"Dead Reckoning" (Nuclear Blast; 2007)

Reviewed by Mike SOS

Veteran progressive metal act Threshold return with the nine-track "Dead Reckoning," the British quintet's latest keyboard-led melodic rock foray. 

While the band still has the propensity to rip it up instrumentally, unlike most progressive outfits, Threshold decides to let the song stand out on cuts like the Styx-meets-Kansas epic "Pilot in the Sky of Dreams" and the arena rock shaking "Safe to Fly," allowing their seamless songwriting to shine. 

While this band may register a bit too heavy on the dramatic tip for some, "Dead Reckoning" showcases a band at the top of their scene's game, pumping out well-crafted forward thinking metal. 

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"Critical Mass" (Inside Out America; 2002)

Reviewed by Snidermann

If ever there was a majestic rock'n'roll sound, Threshold's "Critical Mass" has got it. 

"Critical Mass" is larger than life with plenty of interesting sounds happening all the time. This CD sounds like it could be the soundtrack for a movie; you can just see action sequences or mushy love scenes taking place while listening to the music. 

The CD says that "Critical Mass" is progressive metal. Whatever. The bottom line is that it's simply good music. Threshold's sound literally goes ballistic with killer writing, superb musicianship and a shit load of heart. 

The only flaw I can see is the length of the songs; some seem to ramble on with the shortest nearing five minutes and the longest clocking in at 14 minutes(!). For this type of music, that length may not be unusual but they still tend to drag along.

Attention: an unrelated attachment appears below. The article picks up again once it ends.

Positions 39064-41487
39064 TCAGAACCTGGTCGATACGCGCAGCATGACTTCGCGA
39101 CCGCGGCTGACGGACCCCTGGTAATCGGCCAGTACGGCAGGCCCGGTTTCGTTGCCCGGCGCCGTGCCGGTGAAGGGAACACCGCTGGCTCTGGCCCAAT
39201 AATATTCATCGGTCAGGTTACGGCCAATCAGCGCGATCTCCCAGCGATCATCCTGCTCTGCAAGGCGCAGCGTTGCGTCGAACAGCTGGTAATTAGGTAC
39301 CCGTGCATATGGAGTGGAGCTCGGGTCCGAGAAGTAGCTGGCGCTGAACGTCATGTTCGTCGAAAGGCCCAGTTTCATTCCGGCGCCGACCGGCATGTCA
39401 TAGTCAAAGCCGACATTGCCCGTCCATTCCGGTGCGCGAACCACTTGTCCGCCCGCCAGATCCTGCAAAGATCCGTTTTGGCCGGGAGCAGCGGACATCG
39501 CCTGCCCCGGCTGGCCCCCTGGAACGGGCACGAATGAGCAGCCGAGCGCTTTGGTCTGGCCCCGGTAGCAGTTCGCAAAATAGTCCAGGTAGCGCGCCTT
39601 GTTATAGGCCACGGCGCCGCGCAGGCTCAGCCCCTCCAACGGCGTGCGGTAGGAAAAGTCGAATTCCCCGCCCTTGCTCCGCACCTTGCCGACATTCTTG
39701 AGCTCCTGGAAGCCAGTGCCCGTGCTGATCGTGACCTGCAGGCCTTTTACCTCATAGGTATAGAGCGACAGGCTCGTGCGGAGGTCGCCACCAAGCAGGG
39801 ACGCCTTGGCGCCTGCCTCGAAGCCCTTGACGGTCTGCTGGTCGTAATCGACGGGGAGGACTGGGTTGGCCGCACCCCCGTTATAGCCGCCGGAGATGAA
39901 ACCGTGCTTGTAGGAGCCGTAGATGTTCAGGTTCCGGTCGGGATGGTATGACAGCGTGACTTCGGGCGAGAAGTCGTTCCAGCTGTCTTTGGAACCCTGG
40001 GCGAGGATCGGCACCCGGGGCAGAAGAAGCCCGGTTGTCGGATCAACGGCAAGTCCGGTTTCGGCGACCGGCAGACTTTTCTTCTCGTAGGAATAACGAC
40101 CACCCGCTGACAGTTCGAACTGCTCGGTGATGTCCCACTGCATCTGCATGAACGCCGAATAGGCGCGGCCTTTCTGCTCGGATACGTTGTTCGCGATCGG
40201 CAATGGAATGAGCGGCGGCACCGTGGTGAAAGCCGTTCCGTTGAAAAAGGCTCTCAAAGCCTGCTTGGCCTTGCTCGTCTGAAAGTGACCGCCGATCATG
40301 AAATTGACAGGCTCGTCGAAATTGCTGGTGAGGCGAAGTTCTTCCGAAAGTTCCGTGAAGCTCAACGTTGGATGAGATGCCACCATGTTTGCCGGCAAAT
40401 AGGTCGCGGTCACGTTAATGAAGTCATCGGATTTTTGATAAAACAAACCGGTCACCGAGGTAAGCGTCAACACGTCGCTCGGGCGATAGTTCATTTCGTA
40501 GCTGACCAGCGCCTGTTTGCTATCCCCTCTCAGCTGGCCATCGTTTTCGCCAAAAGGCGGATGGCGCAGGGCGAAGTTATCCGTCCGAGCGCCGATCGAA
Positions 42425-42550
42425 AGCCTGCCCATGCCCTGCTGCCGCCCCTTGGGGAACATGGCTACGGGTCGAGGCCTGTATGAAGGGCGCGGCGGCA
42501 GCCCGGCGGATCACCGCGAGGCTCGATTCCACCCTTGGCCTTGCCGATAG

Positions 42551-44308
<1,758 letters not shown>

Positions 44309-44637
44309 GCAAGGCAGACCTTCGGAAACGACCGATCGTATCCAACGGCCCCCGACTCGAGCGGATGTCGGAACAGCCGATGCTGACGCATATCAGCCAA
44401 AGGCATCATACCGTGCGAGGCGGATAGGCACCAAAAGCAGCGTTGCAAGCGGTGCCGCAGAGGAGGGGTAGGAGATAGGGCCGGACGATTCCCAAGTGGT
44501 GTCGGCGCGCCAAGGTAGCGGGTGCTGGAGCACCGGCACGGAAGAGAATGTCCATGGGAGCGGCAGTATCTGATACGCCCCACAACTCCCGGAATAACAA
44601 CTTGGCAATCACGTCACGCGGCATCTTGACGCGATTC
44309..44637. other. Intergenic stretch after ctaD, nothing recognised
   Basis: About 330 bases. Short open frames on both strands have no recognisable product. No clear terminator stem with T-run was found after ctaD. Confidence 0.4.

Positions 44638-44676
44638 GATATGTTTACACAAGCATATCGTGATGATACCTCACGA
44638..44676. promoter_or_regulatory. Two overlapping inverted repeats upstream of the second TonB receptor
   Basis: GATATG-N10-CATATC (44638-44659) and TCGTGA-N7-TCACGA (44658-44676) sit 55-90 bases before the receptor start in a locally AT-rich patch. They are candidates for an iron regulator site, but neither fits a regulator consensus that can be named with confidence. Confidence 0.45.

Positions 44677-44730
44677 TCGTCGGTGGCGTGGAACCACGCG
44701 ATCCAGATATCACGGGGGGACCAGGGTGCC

Overall, however, "Critical Mass" is an excellent release. 

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"Hypothetical" (Century Media/Inside Out America; 2001)

Reviewed by R. Scott Bolton

Threshold's epic metal - which is a cross between progressive metal and true metal - bursts out of your CD player's speakers like finely tuned musical explosions. You pop the CD in and out comes walls of soaring sound; guitars that sometimes bang your head and other times bring to mind the towering reach of Pink Floyd. That's a lot to squeeze into eight songs, but Threshold do quite nicely.

"Hypothetical" isn't the kind of music you put on when you want someone to kick your ass. It's the kind of music you put on when you want to expand your mind but do it without sacrificing that all-necessary rough edge. It's science-fiction in music form. It's the kind of music that would sound best while wearing headphones.

What impresses me most about Threshold is their ability to blend keyboards and guitars. Not many bands can do this successfully - Deep Purple comes most immediately to mind as a band that can - but Threshold make the guitars and keyboards combine into a bigger sound that gives this CD a huge, huge sound. Of course, the other musicians and the solid, carefully restrained vocals add just as much. 

The production is also very impressive. The music seems virtually alive it's so clear and precise. Of course, that has a lot to do with the band's talent as well. Okay, track 7 is a little wimpy, coming dangerously close to a lounge lizard ballad, but the rest of the CD rocks.

If you like epic metal, you'll like Threshold.

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Rating Guide:

A classic. This record will kick your ass.

Killer. Not a classic but it will rock your world.

So-so. You've heard better.

Pretty bad. Might make a nice coaster.

Self explanatory. Just the sight of the cover makes you wanna hurl.

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Copyright 2007 by R. Scott Bolton. All rights reserved.
Revised: 28 Aug 2022 14:16:29 -0400.